No one quite knew what to expect in the first budget by a majority Conservative government for almost 20 years.
In his seventh Budget Statement as chancellor, George Osborne promised a ‘big budget
for a country with big ambitions’.
As predicted there were details on how the government will fulil its pre-election goals
of reducing welfare spending by £12 billion and changing the inheritance tax nil-rate
There were also some surprises such as the compulsory introduction of the national
living wage from April 2016 and a reduction in corporation tax.
The Chancellor also gave an update on the wider economic picture using igures from
the Ofice for Budget Responsibility (OBR). Growth for 2014 was 3% (up from the
forecast of 2.6% in March) and is expected to be 2.4% in 2015 thanks to stronger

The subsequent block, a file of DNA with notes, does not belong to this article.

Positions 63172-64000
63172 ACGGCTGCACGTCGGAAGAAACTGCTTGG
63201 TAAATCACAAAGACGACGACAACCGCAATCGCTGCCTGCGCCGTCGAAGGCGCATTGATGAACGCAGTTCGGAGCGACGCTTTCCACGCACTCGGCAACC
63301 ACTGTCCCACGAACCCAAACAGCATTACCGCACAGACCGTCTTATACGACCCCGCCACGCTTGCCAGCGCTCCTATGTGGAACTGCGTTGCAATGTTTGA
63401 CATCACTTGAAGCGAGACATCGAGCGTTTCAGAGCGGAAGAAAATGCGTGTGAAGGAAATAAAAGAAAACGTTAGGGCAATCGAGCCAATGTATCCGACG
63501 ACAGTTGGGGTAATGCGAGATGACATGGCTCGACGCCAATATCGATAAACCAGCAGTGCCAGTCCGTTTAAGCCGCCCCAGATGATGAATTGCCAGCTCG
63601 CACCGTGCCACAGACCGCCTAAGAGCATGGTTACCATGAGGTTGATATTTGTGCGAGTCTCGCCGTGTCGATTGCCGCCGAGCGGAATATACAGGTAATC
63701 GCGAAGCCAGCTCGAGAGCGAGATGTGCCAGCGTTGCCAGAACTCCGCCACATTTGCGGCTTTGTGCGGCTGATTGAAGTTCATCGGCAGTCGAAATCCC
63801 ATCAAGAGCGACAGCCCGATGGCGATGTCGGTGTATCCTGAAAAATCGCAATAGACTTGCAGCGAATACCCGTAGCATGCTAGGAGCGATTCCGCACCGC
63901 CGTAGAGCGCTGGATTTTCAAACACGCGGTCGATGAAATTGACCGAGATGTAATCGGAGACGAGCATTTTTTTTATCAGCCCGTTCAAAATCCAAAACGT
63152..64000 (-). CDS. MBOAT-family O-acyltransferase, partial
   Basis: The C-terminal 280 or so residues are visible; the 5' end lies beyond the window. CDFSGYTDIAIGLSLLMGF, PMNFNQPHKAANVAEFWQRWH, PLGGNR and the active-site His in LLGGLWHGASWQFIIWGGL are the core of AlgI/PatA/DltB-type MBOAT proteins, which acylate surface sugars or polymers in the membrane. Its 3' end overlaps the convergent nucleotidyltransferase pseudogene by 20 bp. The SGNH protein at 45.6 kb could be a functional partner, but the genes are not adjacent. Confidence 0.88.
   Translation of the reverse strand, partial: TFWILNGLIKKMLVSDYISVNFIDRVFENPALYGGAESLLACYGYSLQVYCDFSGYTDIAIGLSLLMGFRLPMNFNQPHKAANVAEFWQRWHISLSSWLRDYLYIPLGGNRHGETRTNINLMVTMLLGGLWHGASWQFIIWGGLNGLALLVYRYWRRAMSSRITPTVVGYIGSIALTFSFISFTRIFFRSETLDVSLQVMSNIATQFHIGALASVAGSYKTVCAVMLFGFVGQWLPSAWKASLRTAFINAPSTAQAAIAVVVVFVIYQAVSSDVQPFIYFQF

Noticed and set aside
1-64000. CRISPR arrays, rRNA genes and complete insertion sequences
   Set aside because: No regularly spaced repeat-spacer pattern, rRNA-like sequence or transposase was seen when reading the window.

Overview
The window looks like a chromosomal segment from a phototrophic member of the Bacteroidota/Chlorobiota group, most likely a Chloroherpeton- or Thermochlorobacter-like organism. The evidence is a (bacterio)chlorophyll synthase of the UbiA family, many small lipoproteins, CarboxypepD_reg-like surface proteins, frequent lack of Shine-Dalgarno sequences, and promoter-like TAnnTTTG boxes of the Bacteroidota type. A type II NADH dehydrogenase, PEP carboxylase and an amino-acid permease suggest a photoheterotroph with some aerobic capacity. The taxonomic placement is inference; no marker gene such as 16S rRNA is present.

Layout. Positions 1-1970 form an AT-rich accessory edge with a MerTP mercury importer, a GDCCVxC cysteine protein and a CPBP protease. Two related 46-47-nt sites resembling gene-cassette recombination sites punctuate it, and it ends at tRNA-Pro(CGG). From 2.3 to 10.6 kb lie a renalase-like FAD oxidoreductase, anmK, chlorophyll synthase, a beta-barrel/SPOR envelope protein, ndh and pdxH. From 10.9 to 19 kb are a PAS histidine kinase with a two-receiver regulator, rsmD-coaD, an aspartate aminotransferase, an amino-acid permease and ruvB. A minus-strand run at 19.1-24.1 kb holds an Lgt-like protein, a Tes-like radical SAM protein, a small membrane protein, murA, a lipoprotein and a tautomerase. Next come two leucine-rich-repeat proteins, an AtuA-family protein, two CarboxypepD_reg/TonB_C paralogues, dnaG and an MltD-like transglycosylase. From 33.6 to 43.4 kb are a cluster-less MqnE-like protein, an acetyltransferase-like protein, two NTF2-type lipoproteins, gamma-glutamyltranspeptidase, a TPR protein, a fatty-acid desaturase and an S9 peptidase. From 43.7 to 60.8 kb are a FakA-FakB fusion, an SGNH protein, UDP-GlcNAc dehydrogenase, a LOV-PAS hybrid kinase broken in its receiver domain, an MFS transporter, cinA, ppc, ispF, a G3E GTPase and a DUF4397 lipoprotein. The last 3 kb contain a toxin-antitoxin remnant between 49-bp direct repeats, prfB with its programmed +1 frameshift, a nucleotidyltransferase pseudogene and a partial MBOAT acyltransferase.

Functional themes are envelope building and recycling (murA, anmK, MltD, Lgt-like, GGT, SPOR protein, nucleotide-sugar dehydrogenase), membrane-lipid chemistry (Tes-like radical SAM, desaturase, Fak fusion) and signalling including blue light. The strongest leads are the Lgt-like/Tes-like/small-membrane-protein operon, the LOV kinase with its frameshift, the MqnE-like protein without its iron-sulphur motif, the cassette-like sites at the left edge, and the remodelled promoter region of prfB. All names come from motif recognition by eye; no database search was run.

private consumption and investment.
This is the second year in a row that the UK is forecast to have the strongest economic
growth of any major advanced economy.
The OBR predicts that a million more jobs will be created by the end of the Parliament.
The deicit is forecast to be 3.7% of GDP in 2015 and will fall by around 1% each year
until 2019 when there will be a small budget surplus of 0.4%.
Despite the continued growth in the UK, Osborne warned that the ‘global economic
risks are rising’, pinpointing slowing growth in the USA and China as examples.
The following report summarises the announcements made by Chancellor George
Osborne during the Summer Budget on Wednesday 8 July 2015.